Race Weekend Central

The Life of a Racing Pit Reporter: Kelli Stavast

Back in September, I had the great pleasure to sit down with some of NBC Sports’ on-air personalities.  We’ve already covered the point of view of play-by-play commentator Rick Allen and booth analyst Jeff Burton.  Today, we’re going down to pit road with the help of Kelli Stavast.

For me, personally, the first time I saw Stavast working on race broadcasts was back prior to the unification of Grand-AM and the American Le Mans Series into the current form of IMSA.  Stavast worked as a pit reporter on both SPEED and ESPN broadcasts at that time.  In addition, Stavast has worked on broadcasts for SPEED Energy Stadium Super Trucks, the Red Bull Air Race and the Lucas Oil Off-Road Racing Series.

Later on, Stavast moved to NBC Sports to serve as a pit reporter for IndyCar races.  When NBC Sports obtained rights to the second half of the NASCAR season starting in 2015, Stavast made the move to NASCAR.

Unlike the booth commentators, the vast majority of the work for the pit reporters is in the infield.  To supplement that work, NBC Sports provides the pit reporters with a work space inside of the garage.  This is essentially a plain white mobile office, that from the outside, looks like any other team’s transporter.

Here, the pit reporters collaborate and put together the notes that they gather from the different teams.  In addition, it’s also a changing space as well.  By no means is it a place to relax, but it’s comfortable enough that you could do that in a pinch.  There is also a feed of the on-track action in the room.

For the Monster Energy NASCAR Cup Series races, NBC Sports’ pit reporters generally get their assignments post-qualifying.  According to Stavast, the teams pick their stalls after qualifying.  NBC’s Pit Producer gets a printout with the assignments and divides it up among the three or four reporters.  Situations such as an impound race like at Richmond a couple of weeks ago could throw a wrench into the proceedings.  This is why the information sharing is so important.

The Pit Producer’s goal is to create reporting assignments that are as equitable as possible.  This is not unique among the TV partners as FOX Sports does something similar.  When ESPN still aired races, they did the same as well.

How do the pit reporters get their information?  In Stavast’s case, this is done by talking with individual drivers and crew chiefs.  She simply goes into the haulers and finds the principals from the teams that she needs to talk with.  They’re generally an understanding bunch.

“When I started here [in 2015], I was a little bit more shy [about] just walking into someone’s hauler,” Stavast explained to Frontstretch.  “That’s their office, while this is mine.  Now, the teams all know me and they’ll open the door before I can get there half the time since they know what I’m there for.”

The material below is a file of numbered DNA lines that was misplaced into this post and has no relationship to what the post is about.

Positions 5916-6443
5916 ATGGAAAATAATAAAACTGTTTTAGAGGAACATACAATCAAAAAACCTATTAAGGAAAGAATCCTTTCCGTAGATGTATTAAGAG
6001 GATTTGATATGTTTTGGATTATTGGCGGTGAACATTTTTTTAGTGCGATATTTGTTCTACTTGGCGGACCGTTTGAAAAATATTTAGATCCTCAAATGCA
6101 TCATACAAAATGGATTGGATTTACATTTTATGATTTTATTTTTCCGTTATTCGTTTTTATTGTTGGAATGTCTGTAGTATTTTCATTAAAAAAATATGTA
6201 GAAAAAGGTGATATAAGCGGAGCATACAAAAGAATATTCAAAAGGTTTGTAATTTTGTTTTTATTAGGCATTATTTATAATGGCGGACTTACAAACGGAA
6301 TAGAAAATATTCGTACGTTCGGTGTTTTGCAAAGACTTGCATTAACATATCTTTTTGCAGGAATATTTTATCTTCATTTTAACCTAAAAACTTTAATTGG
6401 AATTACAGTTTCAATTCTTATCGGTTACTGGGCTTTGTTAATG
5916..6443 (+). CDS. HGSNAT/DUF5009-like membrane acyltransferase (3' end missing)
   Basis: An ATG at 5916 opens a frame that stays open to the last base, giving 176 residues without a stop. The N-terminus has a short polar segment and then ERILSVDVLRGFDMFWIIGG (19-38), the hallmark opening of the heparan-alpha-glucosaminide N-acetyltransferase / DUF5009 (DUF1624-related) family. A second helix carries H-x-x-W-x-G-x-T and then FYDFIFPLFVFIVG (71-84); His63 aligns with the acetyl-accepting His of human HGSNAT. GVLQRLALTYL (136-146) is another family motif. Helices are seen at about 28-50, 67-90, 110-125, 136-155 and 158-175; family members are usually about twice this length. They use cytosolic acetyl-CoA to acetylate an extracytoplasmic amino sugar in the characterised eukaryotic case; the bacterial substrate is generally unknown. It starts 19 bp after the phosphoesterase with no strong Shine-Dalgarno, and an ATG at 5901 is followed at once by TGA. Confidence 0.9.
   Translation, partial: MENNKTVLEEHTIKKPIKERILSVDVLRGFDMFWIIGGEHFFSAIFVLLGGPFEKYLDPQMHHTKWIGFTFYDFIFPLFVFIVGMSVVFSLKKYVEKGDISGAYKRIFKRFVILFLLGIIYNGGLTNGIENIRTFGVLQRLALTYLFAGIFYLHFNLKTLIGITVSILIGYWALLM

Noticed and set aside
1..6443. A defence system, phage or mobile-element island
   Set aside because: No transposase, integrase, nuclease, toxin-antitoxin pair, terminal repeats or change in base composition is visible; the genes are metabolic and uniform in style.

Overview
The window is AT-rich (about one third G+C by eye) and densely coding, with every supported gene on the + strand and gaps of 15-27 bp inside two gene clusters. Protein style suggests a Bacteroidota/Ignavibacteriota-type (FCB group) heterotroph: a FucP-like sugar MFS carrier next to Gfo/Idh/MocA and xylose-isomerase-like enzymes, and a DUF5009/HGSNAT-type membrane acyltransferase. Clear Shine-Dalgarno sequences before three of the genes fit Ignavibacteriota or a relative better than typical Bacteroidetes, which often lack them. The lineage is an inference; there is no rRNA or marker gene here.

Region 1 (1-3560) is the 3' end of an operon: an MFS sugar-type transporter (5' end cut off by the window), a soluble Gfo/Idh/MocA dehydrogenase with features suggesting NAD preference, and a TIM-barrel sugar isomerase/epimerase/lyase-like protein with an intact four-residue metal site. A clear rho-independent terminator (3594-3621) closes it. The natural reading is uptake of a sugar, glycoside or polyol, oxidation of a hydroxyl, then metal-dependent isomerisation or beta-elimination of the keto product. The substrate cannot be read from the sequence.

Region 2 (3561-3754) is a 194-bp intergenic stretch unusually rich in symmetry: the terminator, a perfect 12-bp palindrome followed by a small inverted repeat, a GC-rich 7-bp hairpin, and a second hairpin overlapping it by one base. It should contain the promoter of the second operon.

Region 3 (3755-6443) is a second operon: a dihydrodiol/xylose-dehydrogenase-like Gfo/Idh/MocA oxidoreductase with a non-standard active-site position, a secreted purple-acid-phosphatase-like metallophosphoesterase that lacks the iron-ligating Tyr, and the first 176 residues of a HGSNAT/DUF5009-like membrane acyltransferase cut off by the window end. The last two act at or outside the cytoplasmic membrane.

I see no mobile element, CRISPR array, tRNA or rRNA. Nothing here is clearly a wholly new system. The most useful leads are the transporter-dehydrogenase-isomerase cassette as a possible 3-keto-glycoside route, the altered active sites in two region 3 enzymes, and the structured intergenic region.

For Xfinity Series races, the principle is the same.  However, it’s a little easier to get with the drivers because they don’t have as many responsibilities as Cup drivers.  Also, most of the Xfinity regulars don’t have motorcoaches on-site that they can spirit away to.

For the notes, Stavast will focus primarily on the teams with the biggest stories, but she will get to everyone that she is assigned.  When we interviewed her, it was the middle of the playoffs, so she gives emphasis to the playoff drivers that she was assigned.  In addition, there are also non-playoff drivers that could contend for wins that get priority.  In the Xfinity race that weekend, Stavast was assigned Justin Marks.  She gave his team extra emphasis since it was likely his final start in the series.  Sure enough, Marks finished second.

Many of the Xfinity races have pit lane assignments set based on qualifying from the previous week.  In those situations, the pit reporters would do their research ahead of time, then pool their notes so that everyone will have the information they need for the race just in case the assignments are made late.

The reporters also share any information that they hear in order to benefit the whole.  It doesn’t benefit anyone to keep that information close to the vest.

Questions for crew chiefs would concern how the car is handling, the car’s overall speed and more.  Maybe not so much at the ROVAL weekend when this interview was conducted since there were so many unknowns.  Stavast also asks a series of big picture questions as well.  These questions may not necessarily have to do with the race itself, but could pertain to things going on away from the track.  This is where you get the information about certain team members being on pins and needles because of a potential new addition to the family, or some other kind of situation going on.

Preparation for pit reporting IndyCar or IMSA races is actually quite similar.  Stavast says that the driver access is better is IndyCar, but the terminology in general is different.  That goes way beyond oversteer=loose or understeer=push. It can take some getting used to.

Immediately prior to the race, Stavast has a variety of tasks that she can do.  If possible, she’ll do some pre-race interviews for Countdown to Green.  If not, she’ll be talking to crew chiefs and/or drivers off-air to gather last-minute notes for the race broadcast. She’ll often get information from the drivers that she’s assigned to around the Driver Introductions stage.  From there, she’ll take one more look at her notes to prepare for her pre-race on-air segment during the pace laps.

Victory Lane for NBC pit reporters as of last year could work one of two ways.  Oftentimes, the reporter that does the Victory Lane interview is the reporter assigned to the winning team.  Sometimes, the slot is pre-assigned.

Calling pit stops is a bit of a mixed bag.  In Stavast’s case, she has multiple approaches to how she does it.